A Few Hours in Frankfurt
Technically known as Frankfurt am Main, the city of Frankfurt is the financial center of Germany, and home to more than 650,000 residents. Situated along the beautiful Main (pronounced mine) River, Frankfurt is an ideal embarkation and disembarkation port for river cruises, thanks to its modern amenities and sprawling International airport.
Unlike many European cities, Frankfurt is also notable for its modern skyline, with 12 towers taller than 492 feet, compared to London’s 10.
Before the Second World War, Frankfurt had one of the largest and most well-preserved medieval town centers in Germany. Severe bombing during the war, however, left the city virtually destroyed, and modern Frankfurt was gradually rebuilt.
Today, Frankfurt is a powerhouse of economic activity and is home to more than 300 national and international financial institutions. Major trade shows and events are also held here, including the world’s largest automotive show and the world’s largest music fair.
If Prague represents a shining example of medieval Europe, Frankfurt is a pristine example of the modern version.
Getting To Frankfurt
International visitors will likely arrive at Frankfurt Airport (Flughafen Frankfurt am Main), seven miles from the city center. Well over 200 nonstop destinations are served here, many by national carrier Lufthansa.
Direct North American flights are also operated by Air Canada, American Airlines, Continental/United, Delta, and US Airways.
All Star Alliance carriers, including Lufthansa, operate out of Terminal 1. Other carriers, including those in the Skyteam and Oneworld alliances, utilize Terminal 2.
Once on the ground, getting into Frankfurt is a snap thanks to the S-Bahn train, which whisks passengers along the S8/S9 lines from the Airport Station in Terminal 1 to the city’s central Frankfurt Hauptbahnhof station in about 15 minutes.
Your River Cruise Ship Docks…
River cruise ships calling on Frankfurt dock at a dedicated port area near the city center. Consider making use of the excellent public transportation, including the S-Bahn, in order to maximize your time here.
When in Frankfurt…
Don’t be fooled by Frankfurt’s modern appearance; there’s an incredible amount of things to see and do during your time here – so much so, in fact, that river cruisers may want to plan additional pre-or-post cruise stays here in order to better experience this fascinating German city.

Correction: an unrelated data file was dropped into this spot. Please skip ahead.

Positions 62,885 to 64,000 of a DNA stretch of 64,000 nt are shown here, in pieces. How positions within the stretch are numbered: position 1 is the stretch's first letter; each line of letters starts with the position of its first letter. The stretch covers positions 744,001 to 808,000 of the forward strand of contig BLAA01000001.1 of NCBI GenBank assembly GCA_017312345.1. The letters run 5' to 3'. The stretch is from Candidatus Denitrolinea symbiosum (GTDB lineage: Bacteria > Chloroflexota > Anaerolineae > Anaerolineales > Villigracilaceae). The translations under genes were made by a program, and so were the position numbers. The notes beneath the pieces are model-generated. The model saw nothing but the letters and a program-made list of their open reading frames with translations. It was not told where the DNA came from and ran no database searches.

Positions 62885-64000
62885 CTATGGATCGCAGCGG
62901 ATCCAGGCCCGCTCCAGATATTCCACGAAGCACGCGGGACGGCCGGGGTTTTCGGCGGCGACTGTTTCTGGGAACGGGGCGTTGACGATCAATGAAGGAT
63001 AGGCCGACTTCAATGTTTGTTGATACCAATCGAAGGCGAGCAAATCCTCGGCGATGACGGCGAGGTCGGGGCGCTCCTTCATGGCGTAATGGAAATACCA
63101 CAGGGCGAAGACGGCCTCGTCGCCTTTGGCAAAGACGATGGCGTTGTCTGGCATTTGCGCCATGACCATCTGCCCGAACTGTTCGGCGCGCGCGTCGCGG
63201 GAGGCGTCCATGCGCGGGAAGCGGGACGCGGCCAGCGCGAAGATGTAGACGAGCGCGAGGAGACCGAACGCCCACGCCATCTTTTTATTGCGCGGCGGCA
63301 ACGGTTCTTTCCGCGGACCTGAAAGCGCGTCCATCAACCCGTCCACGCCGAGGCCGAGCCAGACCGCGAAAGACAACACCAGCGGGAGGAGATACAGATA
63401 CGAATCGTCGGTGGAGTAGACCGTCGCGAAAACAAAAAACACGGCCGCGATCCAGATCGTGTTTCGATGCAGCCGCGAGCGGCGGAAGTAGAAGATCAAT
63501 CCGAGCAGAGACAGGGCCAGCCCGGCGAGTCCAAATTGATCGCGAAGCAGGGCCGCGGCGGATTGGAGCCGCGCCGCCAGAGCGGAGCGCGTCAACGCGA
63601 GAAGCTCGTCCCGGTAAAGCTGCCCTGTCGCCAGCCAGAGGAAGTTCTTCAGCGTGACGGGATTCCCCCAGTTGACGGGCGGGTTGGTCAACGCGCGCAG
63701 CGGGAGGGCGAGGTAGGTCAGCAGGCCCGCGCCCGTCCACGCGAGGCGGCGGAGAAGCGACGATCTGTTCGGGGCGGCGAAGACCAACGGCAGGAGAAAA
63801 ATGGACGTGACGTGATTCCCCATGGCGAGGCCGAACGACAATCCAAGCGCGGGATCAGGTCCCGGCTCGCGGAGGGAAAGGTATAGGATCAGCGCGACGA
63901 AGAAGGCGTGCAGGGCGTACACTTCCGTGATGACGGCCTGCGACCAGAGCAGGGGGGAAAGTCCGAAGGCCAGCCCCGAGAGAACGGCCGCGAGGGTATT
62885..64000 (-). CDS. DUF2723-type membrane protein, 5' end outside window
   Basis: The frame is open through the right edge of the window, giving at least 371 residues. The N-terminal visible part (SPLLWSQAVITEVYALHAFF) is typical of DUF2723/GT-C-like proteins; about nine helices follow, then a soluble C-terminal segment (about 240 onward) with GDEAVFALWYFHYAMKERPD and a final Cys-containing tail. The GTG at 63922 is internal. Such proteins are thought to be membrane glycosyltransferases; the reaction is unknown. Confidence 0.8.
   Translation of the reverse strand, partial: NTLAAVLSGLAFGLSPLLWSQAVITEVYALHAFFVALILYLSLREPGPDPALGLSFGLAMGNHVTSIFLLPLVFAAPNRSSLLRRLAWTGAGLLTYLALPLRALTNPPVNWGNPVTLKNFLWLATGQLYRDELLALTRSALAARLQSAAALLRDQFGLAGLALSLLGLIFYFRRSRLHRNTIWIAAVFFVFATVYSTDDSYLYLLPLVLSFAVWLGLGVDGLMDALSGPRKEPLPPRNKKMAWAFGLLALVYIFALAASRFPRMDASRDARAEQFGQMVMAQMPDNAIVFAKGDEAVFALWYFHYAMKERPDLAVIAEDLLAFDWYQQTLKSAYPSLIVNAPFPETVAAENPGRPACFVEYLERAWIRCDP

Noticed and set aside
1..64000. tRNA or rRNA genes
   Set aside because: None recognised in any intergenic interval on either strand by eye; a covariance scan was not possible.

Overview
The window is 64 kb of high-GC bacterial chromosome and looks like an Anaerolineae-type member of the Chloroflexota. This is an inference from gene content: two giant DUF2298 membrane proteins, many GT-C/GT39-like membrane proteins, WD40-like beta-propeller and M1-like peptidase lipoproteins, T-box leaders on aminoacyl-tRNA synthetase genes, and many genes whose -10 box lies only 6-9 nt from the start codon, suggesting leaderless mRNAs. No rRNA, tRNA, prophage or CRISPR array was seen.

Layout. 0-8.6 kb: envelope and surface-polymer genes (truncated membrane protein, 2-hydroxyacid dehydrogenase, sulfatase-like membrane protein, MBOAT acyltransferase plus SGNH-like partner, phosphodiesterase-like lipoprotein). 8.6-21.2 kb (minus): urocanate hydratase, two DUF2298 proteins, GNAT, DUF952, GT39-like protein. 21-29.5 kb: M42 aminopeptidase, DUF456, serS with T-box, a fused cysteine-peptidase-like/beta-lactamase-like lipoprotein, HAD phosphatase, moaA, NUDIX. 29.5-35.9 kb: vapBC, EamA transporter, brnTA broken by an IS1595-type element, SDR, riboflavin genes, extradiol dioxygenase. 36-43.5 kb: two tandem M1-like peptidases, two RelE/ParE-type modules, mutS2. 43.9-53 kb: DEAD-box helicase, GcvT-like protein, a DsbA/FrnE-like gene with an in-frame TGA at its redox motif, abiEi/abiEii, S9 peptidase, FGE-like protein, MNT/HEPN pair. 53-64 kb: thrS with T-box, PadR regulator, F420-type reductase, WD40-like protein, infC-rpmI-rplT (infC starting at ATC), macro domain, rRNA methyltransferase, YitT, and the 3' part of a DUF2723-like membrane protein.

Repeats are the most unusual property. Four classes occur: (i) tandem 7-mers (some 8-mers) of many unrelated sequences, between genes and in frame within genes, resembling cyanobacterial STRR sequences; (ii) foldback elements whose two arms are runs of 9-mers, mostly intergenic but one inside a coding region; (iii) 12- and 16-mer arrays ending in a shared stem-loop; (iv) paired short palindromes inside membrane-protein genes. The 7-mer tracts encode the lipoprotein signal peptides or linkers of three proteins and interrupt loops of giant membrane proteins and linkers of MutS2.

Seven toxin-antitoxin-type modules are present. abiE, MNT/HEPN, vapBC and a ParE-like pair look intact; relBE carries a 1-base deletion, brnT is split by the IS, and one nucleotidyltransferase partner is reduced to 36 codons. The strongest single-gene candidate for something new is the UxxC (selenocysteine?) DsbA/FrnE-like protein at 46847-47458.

- For something to do without venturing too far from your ship, a walk along the River Main may be in order. Plenty of shops, cafes and restaurants are located along the banks, as well as numerous parks and green spaces.
- Those looking to see what remains of historic Frankfurt will want to visit the Römerberg, the historic city hall square. Originally developed in 1405, the square was subsequently destroyed in World War II and later rebuilt. Today, it is an excellent example of medieval Frankfurt.
- The Old Opera House (Alte Oper) is another attraction worth seeing. Originally built in 1880, the opera house was a major source of culture until it was almost destroyed in World War II. The building sat in a semi-ruined state until 1981, when it was full restored. Today, operatic performances are held here once again.
- Shoppers will want to head over to the Zeil, Frankfurt’s main shopping street. Open only to pedestrians, the number of shops here is staggering. At Christmas, the Zeil plays host to one of the largest Christmas Markets in Germany.
- Those looking for a quick, but decidedly local, bite to eat might want to try The Best Worscht In Town, a German fast-food chain specializing in beef sausages. The catch? Many of these are incredibly spicy – in fact, the chain holds special eating competitions to see who can stomach their most daring creations. Non-spicy variants are also available.
- Thirteen Museums in Frankfurt are conveniently located along the banks of the River Main, making them easily accessible to river cruisers. In fact, this entire “museum row” is referred to as Museumsufer, and can be a great way to spend your time ashore.
River Cruisers Should Know!
- English is widely spoken throughout Frankfurt – though a pleasant Guten Tag still goes a long way.
- The Euro is the official currency of Germany. Other currencies can be exchanged at major banks and financial institutions.
- As with most large municipalities, crime can be an issue in Frankfurt. Drugs and beggars in particular frequent the Hauptbahnhof station area, but a firm “Nein” should do the trick. When in doubt, the local police force is there to help, and stations should be reasonably well patrolled.